Generally speaking, child support can be awarded retroactively to the date when the recipient can prove he or she first asked for child support. You must be able to prove that you asked for child support, an increase in child support, or at least disclosure of financial information. This is another reason why it is a good idea to communicate with your former spouse via email and to keep good records.
If you are unable to prove that you requested child support or financial disclosure,» Read more about: Retroactive Child Support: How Far Back Can You Go? » Read more 3 mins read
There is a common misconception that the right to pay child support automatically ends when a child reaches 18 years of age. However, the law in Canada provides that child support can continue past the child reaching 18 years of age if he or she is enrolled in a full-time program of education, or is unable to withdraw from parental control, or obtain the necessaries of life as a result of illness, disability or other cause.» Read more about: When Does Child Support End? » Read more 4 mins read
The seminal case regarding grandparent access is Chapman v. Chapman (2001), 15 R.F.L. (5th) 46. In that case, the Ontario Court of Appeal held that parents’ rights to make decisions and judgments on their children’s behalf, including decisions about access, should be respected, unless the parents have demonstrated an inability to act in accordance with their children’s best interests.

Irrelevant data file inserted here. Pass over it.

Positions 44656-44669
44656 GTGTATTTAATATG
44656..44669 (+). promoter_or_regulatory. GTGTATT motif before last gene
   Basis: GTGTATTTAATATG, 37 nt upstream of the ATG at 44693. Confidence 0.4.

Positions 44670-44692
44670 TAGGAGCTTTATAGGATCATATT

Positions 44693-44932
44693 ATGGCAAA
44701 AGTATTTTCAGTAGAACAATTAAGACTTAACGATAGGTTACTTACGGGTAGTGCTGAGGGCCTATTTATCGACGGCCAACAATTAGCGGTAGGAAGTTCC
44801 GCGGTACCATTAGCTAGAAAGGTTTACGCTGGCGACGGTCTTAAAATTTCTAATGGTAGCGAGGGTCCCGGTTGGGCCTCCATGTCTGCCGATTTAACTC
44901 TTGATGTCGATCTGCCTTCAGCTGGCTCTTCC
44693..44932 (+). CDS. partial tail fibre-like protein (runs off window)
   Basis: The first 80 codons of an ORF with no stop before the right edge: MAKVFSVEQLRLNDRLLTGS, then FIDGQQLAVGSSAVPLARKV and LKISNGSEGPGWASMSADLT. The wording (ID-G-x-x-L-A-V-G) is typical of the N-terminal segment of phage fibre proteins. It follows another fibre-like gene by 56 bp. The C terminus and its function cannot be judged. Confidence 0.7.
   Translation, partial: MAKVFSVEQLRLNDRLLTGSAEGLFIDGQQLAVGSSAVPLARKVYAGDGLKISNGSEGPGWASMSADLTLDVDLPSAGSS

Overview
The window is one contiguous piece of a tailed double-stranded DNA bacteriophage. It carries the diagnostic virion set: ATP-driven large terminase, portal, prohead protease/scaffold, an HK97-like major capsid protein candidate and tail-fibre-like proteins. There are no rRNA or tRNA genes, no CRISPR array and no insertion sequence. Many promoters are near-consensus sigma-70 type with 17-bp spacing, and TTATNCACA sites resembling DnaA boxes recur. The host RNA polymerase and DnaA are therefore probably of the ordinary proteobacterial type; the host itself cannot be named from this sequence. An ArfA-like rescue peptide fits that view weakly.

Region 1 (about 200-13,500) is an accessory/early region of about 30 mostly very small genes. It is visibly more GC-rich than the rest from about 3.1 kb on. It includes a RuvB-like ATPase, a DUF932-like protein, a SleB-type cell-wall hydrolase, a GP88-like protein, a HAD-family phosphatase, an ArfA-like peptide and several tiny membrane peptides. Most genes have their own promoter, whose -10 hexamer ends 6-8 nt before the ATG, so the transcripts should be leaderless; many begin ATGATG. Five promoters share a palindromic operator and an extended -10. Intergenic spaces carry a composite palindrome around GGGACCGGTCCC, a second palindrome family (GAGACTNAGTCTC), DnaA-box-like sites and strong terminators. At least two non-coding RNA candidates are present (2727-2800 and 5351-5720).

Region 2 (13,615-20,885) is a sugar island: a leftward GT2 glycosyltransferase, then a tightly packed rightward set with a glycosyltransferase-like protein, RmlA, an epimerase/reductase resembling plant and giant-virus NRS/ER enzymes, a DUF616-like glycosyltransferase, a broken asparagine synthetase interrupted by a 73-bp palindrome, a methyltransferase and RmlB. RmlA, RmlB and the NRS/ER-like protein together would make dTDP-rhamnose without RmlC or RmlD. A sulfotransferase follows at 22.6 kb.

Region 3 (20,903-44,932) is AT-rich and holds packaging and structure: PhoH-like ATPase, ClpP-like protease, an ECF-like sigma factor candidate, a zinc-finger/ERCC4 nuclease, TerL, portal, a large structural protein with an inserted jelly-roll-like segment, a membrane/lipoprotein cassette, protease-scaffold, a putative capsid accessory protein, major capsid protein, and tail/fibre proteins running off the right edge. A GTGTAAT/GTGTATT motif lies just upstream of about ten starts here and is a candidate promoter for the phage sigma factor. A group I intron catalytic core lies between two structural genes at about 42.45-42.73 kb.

The courts in Canada have recognized that, “in the case of a non-parent,» Read more about: Grandparent Rights vs. Parental Autonomy » Read more 4 mins read
Rights arising under a common law relationship differ significantly from those afforded to married spouses.
In a common law relationship, one becomes a spouse after three years of continuous cohabitation or upon becoming the natural or adopted parents of a child, in a relationship of some permanence. For married couples, one automatically becomes a spouse after marriage, regardless of the duration of the relationship. A married spouse could be entitled to spousal support after one year of marriage;» Read more about: Common Misconceptions: Principle Differences Between Common-law Relationships and Marriage » Read more 3 mins read
The home that you occupy as a family, often called the matrimonial home, holds special status as between spouses in Ontario. Both spouses have rights in relation to the matrimonial home, including equal right to possession, disposition and/or encumbrance of the matrimonial home, even if both spouses are not legal owners of the home.
In order to exercise rights in relation to a matrimonial home, often court intervention is necessary; however, you can protect yourself in relation to a matrimonial home in some respects without having to go to court by registering a matrimonial home designation on title.» Read more about: Protect Yourself If You Are Not A Registered Owner Of Your Home » Read more 2 mins read
Dealing with child custody issues can be trying on the parents, as well as the child. In some cases, the children get caught in the middle of the battle between the parents. Those children can sometimes begin to adopt a negative attitude toward one parent based on the negative attitude the other parent has toward that parent. The legal term for that happening is parental alienation. Is parental alienation always done on purpose?Read more 2 mins read